According to the Americans with Disabilities Act of 1990 (ADA), service animals are dogs trained to do work or perform tasks for the benefit of an individual with a disability.
Disabilities may be physical, sensory, psychiatric, intellectual, or other mental-related.
The work or tasks performed by a service dog must be directly related to its handler's disability.
Service dogs are considered working animals and a member of a necessary team of two: the service dog and its disabled handler.
Because of the potential life-saving tasks the service dog provides, the dog may legally accompany its disabled handler wherever the handler may go.
(EXAMPLE SKILLS WE TEACH: body pressure, carry, drag, find it, guide, lick face/hands, pawing, pull, vocalizing, retrieve, target,
Alert a family member
Alert handler to another person crying/calling/yelling
Alert for help
Help, handler, the car or other person or item
home, to an exit, to specific item, location or to a specific person
Interrupt anxiety attacks, crying, disassociation, flashbacks, freezing behavior, harmful behaviors, nightmares, repetitive behaviors, scratching/skin picking
Alert to allergen in food or in the area
Alert to dangerous medical levels in the body
Anxiety, blood pressure, blood sugar, cortisol, need to cough, panic attack, seizure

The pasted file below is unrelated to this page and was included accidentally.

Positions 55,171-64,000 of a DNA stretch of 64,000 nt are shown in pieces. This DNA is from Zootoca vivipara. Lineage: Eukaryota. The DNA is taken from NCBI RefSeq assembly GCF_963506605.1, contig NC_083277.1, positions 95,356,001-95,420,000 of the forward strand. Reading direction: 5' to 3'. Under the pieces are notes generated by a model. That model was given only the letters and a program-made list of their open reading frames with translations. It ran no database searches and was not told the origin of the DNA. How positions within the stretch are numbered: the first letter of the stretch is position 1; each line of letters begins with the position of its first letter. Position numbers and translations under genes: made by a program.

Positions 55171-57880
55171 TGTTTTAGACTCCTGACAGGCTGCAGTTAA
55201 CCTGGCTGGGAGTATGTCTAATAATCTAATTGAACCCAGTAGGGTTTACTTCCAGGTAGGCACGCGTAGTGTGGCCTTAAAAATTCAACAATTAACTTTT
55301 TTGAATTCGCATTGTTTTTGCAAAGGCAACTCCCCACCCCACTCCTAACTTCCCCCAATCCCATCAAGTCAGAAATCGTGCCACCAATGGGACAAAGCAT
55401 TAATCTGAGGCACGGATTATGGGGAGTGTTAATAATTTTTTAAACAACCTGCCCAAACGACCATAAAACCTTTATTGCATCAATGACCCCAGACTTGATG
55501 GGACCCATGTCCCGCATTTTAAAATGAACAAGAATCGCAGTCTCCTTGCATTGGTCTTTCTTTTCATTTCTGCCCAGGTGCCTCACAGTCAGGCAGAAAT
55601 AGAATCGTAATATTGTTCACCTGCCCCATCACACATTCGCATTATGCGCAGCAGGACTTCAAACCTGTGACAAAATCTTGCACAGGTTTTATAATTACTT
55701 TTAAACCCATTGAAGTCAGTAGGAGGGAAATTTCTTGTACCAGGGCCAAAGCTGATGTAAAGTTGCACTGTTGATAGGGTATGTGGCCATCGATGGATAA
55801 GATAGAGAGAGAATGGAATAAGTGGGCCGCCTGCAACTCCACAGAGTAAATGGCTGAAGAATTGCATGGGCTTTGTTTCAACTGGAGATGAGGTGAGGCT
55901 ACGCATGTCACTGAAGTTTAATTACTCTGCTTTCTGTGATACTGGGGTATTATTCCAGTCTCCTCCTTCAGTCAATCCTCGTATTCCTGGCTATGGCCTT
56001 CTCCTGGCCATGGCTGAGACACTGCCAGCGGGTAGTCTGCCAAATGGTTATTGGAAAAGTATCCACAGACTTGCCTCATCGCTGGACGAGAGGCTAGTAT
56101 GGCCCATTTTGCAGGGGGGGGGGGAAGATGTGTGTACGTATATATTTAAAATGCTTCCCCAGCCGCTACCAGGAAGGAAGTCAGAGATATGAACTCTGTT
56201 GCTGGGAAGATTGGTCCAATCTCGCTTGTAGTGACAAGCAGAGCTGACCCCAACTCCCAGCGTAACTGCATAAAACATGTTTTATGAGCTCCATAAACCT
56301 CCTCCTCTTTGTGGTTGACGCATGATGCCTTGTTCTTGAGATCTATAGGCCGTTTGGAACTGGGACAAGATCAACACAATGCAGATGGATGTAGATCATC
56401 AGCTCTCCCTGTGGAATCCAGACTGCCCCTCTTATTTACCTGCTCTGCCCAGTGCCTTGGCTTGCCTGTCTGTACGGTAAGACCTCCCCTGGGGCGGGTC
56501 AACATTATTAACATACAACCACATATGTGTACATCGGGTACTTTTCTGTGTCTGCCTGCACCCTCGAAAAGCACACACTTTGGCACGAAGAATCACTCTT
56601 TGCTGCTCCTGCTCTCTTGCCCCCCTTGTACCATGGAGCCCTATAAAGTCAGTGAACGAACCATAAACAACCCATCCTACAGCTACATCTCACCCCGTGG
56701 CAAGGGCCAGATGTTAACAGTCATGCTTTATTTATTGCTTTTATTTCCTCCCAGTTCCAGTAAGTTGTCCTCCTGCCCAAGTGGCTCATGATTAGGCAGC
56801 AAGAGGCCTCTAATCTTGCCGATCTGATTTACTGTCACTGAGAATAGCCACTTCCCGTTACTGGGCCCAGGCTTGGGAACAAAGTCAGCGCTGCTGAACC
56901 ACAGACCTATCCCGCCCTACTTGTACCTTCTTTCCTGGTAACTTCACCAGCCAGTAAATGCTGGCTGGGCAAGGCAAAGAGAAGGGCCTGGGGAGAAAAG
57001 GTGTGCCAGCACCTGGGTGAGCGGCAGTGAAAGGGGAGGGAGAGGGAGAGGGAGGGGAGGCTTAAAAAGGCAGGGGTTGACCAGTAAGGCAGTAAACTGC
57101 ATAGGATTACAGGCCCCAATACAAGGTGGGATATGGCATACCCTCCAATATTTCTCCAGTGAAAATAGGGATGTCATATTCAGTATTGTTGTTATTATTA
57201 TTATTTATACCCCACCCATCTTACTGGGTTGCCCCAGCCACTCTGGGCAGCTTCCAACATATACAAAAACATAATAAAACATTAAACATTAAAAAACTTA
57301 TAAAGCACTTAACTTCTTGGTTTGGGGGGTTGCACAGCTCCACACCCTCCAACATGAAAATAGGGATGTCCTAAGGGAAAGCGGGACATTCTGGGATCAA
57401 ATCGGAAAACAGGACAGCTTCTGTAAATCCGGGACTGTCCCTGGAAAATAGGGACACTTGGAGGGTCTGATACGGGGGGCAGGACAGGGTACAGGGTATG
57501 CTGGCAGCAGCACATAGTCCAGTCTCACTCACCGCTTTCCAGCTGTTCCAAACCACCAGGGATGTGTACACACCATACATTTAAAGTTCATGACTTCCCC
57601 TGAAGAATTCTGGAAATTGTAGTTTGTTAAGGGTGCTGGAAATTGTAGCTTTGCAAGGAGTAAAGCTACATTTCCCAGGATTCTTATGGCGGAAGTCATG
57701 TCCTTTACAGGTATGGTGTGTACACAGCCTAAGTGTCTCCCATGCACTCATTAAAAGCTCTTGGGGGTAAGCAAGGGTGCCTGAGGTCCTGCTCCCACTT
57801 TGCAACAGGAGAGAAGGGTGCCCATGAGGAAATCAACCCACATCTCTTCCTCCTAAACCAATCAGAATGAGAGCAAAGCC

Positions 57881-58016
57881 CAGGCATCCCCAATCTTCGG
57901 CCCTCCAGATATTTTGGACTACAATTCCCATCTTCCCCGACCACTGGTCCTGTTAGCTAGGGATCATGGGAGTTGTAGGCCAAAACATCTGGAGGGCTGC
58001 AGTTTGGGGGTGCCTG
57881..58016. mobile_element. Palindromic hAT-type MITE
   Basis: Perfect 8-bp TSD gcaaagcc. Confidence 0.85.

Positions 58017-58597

Counter balance and position changes (sitting to standing, laying to sitting, etc.)
Push or pull forward or up incline momentum (in a wheelchair)
Forward momentum while walking or moving up stairs
Alert to sounds such as alarm, car horn, phone, siren, door bell ringing/knocking, car horn, dropped items
pulling with tug or pushing closed with nose or paw
bathroom, cabinet, dishwasher, doors, drawer, sliding door, refrigerator
Press a handicapped button - Turn on/Turn off Tasks with paw, nose or teeth.
Meals, take medication, go to sleep, wake up
Carry, Pull or Drag from/to
Retrieve items that are pointed to
Retrieve clothing, dropped items, medication, mobility items (wheelchair, cane, walker, etc.), phone, purse/wallet, remote, shoes, tissue, towel
Give to a cashier, drop in the wastebasket
Check the house (enter ahead of handler and check for intruders)
Crowd control (circling handler)
Distraction or excuse to leave uncomfortable situation
Deep pressure therapy